It’s the time of year when bouquets of flowers fill the stores, the gift of a box of chocolates takes on new meaning, and love songs (and movies) fill the airwaves. Swoonworthy stuff, ya’ll.
Instead of creating a post about current titles that inspire hearts to flutter, I put out an open call for men and women to name their favorite Greatest Love Stories of All Time. Thanks to Mari Barnes*, Sarah Bewley, Leah Canzoneri, Kait Carson, Peggy Clayton, Joy Ross Davis, Missy Davis, Laura Di Silverio, Saword Broyles Ellis, Terri Gault, Courtney Carter Girton, Sherry Harris, Cynthia Kuhn, Joyce Laferrera, Marj Lilley, Alice Loweecy, Gary Miller, Sylvia Nickels, Debbie York Parker, Nanci Rathbun, Jeanie Smith, Ellis Vidler, and Lynn Chandler Willis for their wonderful suggestions. *drawing winner
Books are listed in alphabetical order by title, and where available, links to the Greatest Love Stories are included. Click on the titles and read more about them.
“At Home in Mitford” by Jan Karon
“Cinderella Story” by Wendy Logia
“Come Rain or Come Shine” by Jan Karon
“Dr. Zhivago” by Boris Pasternak
“Jane Eyre” by Charlotte Bronte
“Lonesome Dove” by Larry McMurtry
“Outlander” by Diana Gabaldon
“Persuasion” by Jane Austen
“Pride and Prejudice” by Jane Austen
“Sense and Sensibility” by Jane Austen
“Shadow of the Moon” by MM Kaye
“Somewhere in Time” by Richard Matheson
“Soulless” by Gail Carriger
“The Far Pavilions” by MM Kaye
“The Last of the Mohicans” by James Fenimore Cooper
“The Notebook” by Nicholas Sparks
“The Princess Bride” by William Goldman
“The Scarlet Pimpernel” by Baroness Orczy
“The Second Coming” by Walker Percy
“The Thorn Birds” by Colleen McCullough
Are you thinking romantic, weak-at-the-knees thoughts?
Our work is done. 😉
Photo credit: Patti Phillips
Paula McLain’s “Circling the Sun,” is the story of horse trainer/aviator/writer, Beryl Markham. It recalls the remarkable accomplishments of this under sung woman far ahead of her time in Colonial Kenya and explores her relationship with renowned Denys Finch Hatton, safari hunter, and Karen Blixen, author (as Isak Dineson) of “Out of Africa.”
Beryl’s father sold everything in England in order to buy a farm in Kenya, but Beryl’s mother could not cope with the stark cultural differences and returned to England with son, Dickie, leaving Beryl behind to be raised by her father.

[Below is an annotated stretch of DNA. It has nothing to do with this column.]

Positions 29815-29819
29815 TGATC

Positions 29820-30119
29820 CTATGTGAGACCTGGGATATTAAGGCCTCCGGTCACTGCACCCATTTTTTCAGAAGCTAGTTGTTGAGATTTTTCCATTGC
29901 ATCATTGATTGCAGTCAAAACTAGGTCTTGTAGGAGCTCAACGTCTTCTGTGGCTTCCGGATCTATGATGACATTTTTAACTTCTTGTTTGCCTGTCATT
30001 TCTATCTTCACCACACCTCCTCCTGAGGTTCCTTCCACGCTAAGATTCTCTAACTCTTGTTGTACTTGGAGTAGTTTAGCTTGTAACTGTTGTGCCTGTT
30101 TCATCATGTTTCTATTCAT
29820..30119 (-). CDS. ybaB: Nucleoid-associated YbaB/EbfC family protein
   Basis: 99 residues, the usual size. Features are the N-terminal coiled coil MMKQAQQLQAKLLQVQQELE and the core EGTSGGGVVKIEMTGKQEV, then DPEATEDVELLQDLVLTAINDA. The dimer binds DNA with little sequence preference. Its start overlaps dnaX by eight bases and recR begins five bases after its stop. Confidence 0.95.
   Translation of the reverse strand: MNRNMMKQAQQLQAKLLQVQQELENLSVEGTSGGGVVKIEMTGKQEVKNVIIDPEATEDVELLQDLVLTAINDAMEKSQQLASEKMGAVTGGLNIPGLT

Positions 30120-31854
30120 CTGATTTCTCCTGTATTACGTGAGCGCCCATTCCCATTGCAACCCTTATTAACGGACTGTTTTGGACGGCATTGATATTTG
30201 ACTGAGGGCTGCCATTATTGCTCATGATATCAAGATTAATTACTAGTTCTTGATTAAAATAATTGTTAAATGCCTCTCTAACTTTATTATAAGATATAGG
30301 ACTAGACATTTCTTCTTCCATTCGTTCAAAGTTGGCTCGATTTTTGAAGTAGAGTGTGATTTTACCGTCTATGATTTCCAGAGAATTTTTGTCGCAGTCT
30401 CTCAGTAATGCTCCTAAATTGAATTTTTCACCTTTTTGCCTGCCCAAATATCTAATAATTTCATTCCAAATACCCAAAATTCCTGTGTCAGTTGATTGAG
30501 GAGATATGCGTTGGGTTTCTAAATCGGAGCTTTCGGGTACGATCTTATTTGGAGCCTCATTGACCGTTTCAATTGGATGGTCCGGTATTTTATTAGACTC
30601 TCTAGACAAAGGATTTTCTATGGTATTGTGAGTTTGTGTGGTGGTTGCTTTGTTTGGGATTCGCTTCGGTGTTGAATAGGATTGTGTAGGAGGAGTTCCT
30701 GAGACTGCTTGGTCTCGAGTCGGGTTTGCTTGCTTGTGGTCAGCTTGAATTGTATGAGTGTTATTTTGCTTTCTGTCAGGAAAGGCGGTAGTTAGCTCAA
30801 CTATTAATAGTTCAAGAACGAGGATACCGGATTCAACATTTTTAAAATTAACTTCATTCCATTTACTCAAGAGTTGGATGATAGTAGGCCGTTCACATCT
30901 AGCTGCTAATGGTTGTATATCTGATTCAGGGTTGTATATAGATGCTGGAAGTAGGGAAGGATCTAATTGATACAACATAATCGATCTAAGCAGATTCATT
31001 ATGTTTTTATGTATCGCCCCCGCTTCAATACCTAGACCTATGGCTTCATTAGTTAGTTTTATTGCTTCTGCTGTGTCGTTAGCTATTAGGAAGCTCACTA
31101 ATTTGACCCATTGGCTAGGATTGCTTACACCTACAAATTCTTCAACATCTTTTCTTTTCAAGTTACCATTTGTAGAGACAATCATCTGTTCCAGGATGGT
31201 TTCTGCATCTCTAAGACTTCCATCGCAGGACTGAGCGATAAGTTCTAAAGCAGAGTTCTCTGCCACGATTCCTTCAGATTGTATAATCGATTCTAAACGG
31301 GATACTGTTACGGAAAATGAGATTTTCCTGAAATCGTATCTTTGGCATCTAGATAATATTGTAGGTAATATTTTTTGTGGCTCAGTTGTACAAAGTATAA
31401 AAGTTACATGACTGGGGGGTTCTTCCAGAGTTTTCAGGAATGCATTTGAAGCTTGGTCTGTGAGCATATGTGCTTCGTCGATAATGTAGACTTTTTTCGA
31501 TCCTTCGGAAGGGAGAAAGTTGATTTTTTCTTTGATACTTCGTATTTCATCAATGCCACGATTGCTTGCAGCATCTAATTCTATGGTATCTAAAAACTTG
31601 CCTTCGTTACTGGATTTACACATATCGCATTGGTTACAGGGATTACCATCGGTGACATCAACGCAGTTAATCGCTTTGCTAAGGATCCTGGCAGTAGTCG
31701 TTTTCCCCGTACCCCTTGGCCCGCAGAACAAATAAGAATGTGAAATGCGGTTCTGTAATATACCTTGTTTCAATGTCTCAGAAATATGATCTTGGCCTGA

Her father, ill equipped to raise a young girl, was always busy with the hard work of running a farm, so she was frequently left alone and spent a great deal of time with members of a neighboring tribe. She learned their languages and customs and made friends that would be with her for life. The realities of African living shaped Beryl's character and 100 years ago, forged a strength and determination in her that would be unusual even for a woman of today.
“Circling the Sun” tells us that Beryl’s freedom to do what she wanted came with an incredible price. The standards by which she lived in Africa, coming and going as she pleased, affected all her relationships and her view of the world. She was a natural at training horses, but had to battle at every turn to be recognized and accepted. Nothing was ever easy.
Interacting in polite Colonial Kenyan society was beyond her understanding. She had no wish to be judged and yet, she was targeted unfairly merely because she was a female. Her casual disregard of the conventional separation of men and women caused her great pain when she attempted to navigate the minefields of marriage, society, and motherhood, even when Royals were involved.
Markham is remembered as the first woman to fly non-stop across the Atlantic from East to West, but “Circling the Sun’ spends most of the book on her time as a horse trainer and her interactions with Blixen and Hatton. They played an incredible part in shaping the woman she would become and the choices she would make that placed her in the history books. They were a complicated threesome. Hatton never married either of the women, but had a relationship with both.
The colors and sounds of Africa are a major character in the book and give us a sweeping sense of the majestic nature of the continent and the customs of native Africans. McLain paints a fabulous landscape that keeps us enthralled and gives us a peek into why so many English expats were drawn to the place: Money to be made, worlds to experience, the excitement/danger of safaris, creating something permanent out of the untamed land.
Circumstances and the people in her life shaped her, but Markham could not have become the bush pilot or transatlantic pilot she did, without that incredible setting that set her free.
A work of historical fiction not to be missed.
Please visit www.paulamclain.com for more information about McLain, “Circling the Sun,” and her earlier acclaimed bestseller, “The Paris Wife.”
The “Outlander” series, by Diana Gabaldon, has been a sensation in the historical fiction arena, blending time-travel, romance, and adventure into one terrific story. Why do we love “Outlander?” It’s well-written, crosses genres beautifully, and the broad sweep of the storyline is just plain fun.
Claire Randall is a former combat nurse, home from WW2 in 1945. She has been reunited with her husband, Frank, and they are enjoying a second honeymoon in the Scottish Highlands after a long, war-caused separation. On the lookout for interesting flowers and herbs, she wanders into a circle of ancient stones said to be the legendary Merlin stones, touches one of the stones and disappears. That is, disappears from 1945 and pops up in 1743 – right into the middle of the Jacobite rebellion, with Bonnie Prince Charlie attempting to take over the throne of England.
With her English and slightly alien accent, she is soon called Sassenach (an outlander) by the MacKenzie clan that rescues her from an assault by a British soldier (her husband’s ancestor) and is suspected by everyone of being a spy. But, for whom? Her rescuers, in part to use her as a bargaining chip, keep her hostage.